The population pharmacokinetic models developed for both AS/DHA and MQ showed a large variability in drug exposure in the investigated African paediatric population.
artemisinin-based combination therapy (ACT)
Outcome of pregnancy and infant survival were similar between treatment arms indicating that any of the four artemisinin-based combinations could be safely used during the second and third trimester of pregnancy without any adverse effect on the baby.
Great progress has been made in recent years to reduce the high level of suffering caused by malaria worldwide.
Injectable AS is the most commonly prescribed medicine in the management of severe malaria in Ghana and Uganda.
Based on the results, AL does not appear to influence malaria transmission through modification of vector mosquito olfactory behaviour or fitness.
The WWARN ACT Partner Drugs Molecular Surveyor summarizes data on resistance markers in the pfmdr1 and pfcrt genes.
These findings indicate that caregivers’ responses during household surveys are valid when assessing if a child received a finger/heel prick during a consultation in the previous 2 weeks, and if the malaria test result was positive.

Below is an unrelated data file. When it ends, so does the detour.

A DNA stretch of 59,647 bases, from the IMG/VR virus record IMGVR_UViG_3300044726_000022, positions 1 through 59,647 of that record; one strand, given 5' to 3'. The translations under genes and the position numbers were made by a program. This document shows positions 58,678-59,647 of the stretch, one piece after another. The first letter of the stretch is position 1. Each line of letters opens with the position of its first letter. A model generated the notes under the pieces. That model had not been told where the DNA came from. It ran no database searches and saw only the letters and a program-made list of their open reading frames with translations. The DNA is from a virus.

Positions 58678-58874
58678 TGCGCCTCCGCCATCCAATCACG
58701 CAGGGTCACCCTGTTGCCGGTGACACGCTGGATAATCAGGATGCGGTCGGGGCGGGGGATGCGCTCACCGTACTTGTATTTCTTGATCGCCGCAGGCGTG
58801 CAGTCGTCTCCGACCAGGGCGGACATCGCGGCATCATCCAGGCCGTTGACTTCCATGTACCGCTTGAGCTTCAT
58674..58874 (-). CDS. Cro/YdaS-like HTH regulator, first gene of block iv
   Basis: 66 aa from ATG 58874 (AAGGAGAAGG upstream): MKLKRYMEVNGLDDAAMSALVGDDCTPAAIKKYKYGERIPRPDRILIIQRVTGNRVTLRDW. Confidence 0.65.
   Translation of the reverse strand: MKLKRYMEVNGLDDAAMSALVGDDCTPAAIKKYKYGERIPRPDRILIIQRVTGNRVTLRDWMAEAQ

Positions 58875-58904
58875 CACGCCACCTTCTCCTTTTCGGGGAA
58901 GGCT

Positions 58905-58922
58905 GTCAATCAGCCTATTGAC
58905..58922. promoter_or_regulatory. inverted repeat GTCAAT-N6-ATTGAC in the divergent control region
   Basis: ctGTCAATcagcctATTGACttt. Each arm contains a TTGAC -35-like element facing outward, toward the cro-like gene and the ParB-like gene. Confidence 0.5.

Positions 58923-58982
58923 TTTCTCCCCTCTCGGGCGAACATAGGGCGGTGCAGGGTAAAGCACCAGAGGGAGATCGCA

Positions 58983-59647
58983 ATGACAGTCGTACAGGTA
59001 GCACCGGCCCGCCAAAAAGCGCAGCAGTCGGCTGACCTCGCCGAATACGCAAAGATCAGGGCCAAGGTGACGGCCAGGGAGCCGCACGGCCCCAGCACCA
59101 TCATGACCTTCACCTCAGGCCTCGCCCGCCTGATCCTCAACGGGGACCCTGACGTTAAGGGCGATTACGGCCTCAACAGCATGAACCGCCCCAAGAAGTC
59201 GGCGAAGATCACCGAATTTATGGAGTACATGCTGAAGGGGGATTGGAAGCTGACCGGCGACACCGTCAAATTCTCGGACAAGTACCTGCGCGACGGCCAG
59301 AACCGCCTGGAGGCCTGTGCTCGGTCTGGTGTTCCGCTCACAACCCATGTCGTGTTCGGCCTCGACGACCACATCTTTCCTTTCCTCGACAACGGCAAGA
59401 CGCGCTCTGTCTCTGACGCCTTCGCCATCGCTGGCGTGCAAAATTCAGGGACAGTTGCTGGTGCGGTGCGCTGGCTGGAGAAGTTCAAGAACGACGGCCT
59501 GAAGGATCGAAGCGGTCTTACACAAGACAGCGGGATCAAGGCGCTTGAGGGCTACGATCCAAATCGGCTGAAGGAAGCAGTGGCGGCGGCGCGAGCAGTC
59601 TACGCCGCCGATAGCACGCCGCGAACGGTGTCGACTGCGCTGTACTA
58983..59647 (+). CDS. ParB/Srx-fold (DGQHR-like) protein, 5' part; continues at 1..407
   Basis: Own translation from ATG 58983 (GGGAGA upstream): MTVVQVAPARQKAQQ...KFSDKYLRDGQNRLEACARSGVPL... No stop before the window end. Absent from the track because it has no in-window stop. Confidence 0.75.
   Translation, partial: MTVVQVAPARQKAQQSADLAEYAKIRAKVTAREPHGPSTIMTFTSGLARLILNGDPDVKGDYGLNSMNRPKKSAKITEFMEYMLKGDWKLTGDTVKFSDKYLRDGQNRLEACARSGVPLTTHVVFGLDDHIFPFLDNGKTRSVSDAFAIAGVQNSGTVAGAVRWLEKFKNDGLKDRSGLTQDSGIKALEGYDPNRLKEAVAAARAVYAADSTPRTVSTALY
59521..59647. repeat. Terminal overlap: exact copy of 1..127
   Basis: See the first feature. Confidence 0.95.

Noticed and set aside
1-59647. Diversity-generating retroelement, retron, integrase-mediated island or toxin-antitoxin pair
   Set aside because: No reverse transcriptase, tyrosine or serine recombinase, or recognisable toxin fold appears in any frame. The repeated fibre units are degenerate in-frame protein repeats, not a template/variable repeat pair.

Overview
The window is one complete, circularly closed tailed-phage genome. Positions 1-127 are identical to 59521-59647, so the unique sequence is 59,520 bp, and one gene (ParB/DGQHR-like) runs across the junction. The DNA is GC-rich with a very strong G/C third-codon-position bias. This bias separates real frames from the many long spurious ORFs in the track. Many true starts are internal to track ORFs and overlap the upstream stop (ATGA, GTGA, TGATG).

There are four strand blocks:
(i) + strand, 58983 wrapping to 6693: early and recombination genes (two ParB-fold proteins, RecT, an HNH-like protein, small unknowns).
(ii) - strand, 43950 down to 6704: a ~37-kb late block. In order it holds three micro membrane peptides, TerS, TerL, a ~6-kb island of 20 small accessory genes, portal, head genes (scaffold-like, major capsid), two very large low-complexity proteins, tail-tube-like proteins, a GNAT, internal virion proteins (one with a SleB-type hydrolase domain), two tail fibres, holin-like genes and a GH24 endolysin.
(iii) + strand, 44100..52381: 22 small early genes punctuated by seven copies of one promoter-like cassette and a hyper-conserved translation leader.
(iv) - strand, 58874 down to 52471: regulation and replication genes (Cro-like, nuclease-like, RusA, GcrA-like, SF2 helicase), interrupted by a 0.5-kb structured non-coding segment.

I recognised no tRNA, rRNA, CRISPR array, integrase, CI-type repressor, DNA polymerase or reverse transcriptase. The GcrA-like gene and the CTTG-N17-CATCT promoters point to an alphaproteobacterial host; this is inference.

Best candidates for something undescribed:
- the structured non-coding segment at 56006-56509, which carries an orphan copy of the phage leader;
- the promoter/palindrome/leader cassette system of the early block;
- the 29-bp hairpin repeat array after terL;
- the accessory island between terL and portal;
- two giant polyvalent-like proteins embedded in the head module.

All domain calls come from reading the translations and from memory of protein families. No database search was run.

According to the World Health Organization (WHO), Plasmodium falciparum malaria during pregnancy is responsible for deleterious consequences for the mother and her child.
Malaria among adults especially younger adults should deserve more attention in the areas where malaria was previously endemic as they became vulnerable probably because of the partial acquisition and—or—the loss of anti-Plasmodium relative immunity and the non regular use of LLINs.
The first line treatment for uncomplicated falciparum malaria is artemisinin-based combination therapy (ACT), which consists of an artemisinin derivative coadministered with a longer-acting partner drug.